Japan prosecutors seek to query former PM Abe in political funding case

Ex-premier Mr Abe is under fire after sources told local media that his office helped cover the costs of dinner parties for supporters. PHOTO: REUTERS

TOKYO (REUTERS) - Prosecutors have asked Japan's former Prime Minister Shinzo Abe to report for voluntary questioning in a case they are building against his secretary over unreported political funds involving as much as 40 million yen (S$512, 000), media said on Thursday.

Ex-premier Mr Abe, who stepped down due to ill-health in September, is under fire after sources told media his office helped cover the costs of dinner parties for supporters, a possible violation of funding laws that conflicts with Mr Abe's vehement denials in parliament last year.

The scandal also threatens to embroil Prime Minister Yoshihide Suga, who was widely seen as Mr Abe's right-hand man during his tenure and has defended him in parliament.

Mr Abe's secretary is quoted as telling investigators that the income and expenditures "should have been included in the political funding report" though "it was common practice not to," according to the Yomiuri Shimbun newspaper.

Mr Abe himself has been asked by Tokyo prosecutors to appear for voluntary questioning about the issue, media reported later on Thursday.

Mr Abe's office did not immediately respond to requests for comment on both reports, while a spokeswoman at the Tokyo District Public Prosecutors Office said she was unaware of the development and the office would not make announcements on any case while investigations were ongoing.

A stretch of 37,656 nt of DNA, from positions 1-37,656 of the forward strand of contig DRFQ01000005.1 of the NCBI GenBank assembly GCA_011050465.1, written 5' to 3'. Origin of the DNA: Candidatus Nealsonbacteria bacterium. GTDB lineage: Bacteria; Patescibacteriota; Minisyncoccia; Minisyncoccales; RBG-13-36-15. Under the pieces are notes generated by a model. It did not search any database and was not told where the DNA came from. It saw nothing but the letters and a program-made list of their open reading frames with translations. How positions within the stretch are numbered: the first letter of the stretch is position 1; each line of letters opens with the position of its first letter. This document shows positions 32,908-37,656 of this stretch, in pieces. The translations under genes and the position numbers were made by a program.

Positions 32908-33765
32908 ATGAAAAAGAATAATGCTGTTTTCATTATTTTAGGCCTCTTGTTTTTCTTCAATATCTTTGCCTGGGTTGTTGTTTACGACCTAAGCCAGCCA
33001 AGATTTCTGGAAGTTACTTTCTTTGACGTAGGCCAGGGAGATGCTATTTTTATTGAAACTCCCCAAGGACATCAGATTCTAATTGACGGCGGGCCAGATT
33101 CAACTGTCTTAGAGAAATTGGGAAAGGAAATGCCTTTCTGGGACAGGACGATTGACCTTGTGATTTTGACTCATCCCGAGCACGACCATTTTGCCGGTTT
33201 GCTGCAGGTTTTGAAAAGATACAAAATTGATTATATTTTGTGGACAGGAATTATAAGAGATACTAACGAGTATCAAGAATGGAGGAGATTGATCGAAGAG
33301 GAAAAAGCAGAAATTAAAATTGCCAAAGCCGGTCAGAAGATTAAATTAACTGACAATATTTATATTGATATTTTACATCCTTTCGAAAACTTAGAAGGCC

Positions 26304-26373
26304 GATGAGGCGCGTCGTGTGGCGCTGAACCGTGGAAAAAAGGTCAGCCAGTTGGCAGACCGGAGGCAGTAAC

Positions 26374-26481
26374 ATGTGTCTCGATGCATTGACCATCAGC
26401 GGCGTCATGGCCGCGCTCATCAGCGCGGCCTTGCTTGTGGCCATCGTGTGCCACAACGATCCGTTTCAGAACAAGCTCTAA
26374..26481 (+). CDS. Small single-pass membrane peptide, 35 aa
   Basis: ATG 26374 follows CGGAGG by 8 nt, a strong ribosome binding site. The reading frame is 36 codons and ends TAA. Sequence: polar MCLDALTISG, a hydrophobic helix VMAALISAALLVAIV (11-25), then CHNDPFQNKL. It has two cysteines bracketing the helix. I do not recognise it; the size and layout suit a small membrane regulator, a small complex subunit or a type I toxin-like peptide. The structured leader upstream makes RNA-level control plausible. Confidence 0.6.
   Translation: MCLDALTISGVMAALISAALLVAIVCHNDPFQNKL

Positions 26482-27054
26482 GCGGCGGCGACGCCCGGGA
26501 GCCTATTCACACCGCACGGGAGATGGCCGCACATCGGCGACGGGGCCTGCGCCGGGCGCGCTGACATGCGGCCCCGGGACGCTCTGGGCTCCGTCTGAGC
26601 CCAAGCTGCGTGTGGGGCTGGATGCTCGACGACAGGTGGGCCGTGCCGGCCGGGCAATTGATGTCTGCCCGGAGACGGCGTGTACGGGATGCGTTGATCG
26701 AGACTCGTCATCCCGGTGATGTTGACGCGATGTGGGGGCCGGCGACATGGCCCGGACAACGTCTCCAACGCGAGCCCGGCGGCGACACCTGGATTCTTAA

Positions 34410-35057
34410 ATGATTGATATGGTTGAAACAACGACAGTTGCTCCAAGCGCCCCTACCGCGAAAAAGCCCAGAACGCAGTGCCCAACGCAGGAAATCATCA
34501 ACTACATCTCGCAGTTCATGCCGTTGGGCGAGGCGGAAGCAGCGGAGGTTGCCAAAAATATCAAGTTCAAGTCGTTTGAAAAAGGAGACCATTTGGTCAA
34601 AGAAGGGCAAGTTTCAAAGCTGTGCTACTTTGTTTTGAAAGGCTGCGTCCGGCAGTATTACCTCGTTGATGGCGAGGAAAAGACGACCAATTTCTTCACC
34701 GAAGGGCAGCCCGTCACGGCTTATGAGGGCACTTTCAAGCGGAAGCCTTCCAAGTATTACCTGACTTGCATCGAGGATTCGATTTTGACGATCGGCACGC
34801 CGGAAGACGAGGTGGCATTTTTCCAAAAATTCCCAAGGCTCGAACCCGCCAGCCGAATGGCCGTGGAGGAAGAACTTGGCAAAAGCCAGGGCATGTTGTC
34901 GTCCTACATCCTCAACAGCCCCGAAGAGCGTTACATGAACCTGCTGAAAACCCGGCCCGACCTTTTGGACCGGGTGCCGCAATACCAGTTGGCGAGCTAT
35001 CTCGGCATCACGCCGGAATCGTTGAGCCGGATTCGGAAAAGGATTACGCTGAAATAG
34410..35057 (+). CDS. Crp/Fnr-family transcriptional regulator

Prosecutors are building their case on what they see as the failure to report 14 million yen in five years' worth of party attendee contributions - via ticket sales - as both income and expenditure, as well as an additional eight million yen that Mr Abe's office paid to cover shortfalls in party costs that the contributions didn't cover, the Yomiuri said. The newspaper did not identify how the remaining 18 million yen was spent.

Politicians in Japan are forbidden to provide anything to constituents that could be construed as a gift. The rule is so strict that two ministers in Mr Abe's cabinet last year had to quit in quick succession for giving things such as melons, crabs and even potatoes to voters in their constituencies.

Mr Abe had repeatedly said in parliament that "there was no income or expenditure that needed to be included in the political funding report," and denied his office had covered the gap between ticket sales and the costs of the party.

Mr Abe said last week he was aware of the accusations and promised his office would "fully cooperate" with prosecutors.

Last week, Mr Suga deflected questions on how he would take responsibility for making inaccurate statements in parliament, but said "if it comes to be that what I said was different from the facts, then I will likely take action given that I too am responsible for my responses."

A ruling Liberal Democratic Party (LDP) lawmaker close to both Mr Abe and Mr Suga told Reuters the investigation could take a long-term toll.

"If Mr Abe's secretary is arrested and Mr Abe is questioned, it will damage the overall image of the LDP," he said.

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